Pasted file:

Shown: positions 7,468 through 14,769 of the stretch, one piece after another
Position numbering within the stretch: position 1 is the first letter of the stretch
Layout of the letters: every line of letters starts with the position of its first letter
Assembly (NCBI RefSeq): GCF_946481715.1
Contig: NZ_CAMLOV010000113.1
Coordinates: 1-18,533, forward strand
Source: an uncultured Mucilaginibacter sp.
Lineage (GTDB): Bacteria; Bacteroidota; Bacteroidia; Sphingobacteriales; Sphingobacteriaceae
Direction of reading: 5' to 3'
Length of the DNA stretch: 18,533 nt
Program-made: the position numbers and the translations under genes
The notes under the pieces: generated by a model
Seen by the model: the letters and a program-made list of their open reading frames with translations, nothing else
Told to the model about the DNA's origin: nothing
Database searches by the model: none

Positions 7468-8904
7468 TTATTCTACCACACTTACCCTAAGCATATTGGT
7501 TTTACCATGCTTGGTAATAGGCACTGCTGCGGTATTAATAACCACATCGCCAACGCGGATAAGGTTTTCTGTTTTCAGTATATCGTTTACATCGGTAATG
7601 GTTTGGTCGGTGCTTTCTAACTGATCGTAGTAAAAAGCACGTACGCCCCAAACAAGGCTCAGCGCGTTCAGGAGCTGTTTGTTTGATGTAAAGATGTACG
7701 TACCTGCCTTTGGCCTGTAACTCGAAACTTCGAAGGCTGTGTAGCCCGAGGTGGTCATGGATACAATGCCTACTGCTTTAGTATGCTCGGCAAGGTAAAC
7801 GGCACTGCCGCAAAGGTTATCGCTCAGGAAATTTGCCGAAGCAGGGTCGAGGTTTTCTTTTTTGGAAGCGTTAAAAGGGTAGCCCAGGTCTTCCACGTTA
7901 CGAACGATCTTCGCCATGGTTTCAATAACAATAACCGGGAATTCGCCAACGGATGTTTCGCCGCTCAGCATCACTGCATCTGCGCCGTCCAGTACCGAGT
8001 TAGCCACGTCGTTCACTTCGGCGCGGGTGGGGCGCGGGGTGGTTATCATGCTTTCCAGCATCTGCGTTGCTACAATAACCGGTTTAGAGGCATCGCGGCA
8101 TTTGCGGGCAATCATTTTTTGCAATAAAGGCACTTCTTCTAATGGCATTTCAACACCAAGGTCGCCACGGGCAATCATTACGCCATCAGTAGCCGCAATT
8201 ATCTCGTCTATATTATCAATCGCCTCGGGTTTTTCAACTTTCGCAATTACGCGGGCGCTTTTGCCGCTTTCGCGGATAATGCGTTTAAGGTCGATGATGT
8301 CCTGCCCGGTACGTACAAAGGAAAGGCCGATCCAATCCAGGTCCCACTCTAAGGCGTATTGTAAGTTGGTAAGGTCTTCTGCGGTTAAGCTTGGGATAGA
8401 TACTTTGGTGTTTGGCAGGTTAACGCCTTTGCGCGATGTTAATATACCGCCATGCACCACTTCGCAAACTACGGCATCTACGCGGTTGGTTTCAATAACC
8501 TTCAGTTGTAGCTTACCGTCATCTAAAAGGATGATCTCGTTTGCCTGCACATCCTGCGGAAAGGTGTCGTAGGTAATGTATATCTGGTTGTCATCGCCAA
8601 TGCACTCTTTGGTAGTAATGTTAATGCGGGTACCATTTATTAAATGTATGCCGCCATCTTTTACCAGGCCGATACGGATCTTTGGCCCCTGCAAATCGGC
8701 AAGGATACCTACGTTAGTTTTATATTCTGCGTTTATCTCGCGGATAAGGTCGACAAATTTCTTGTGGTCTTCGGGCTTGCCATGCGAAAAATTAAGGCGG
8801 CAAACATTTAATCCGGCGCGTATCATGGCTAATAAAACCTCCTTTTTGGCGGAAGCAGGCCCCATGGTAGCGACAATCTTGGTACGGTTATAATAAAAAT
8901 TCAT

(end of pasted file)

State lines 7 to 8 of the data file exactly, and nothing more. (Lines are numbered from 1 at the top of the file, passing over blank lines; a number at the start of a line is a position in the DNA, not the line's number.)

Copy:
Source: an uncultured Mucilaginibacter sp.
Lineage (GTDB): Bacteria; Bacteroidota; Bacteroidia; Sphingobacteriales; Sphingobacteriaceae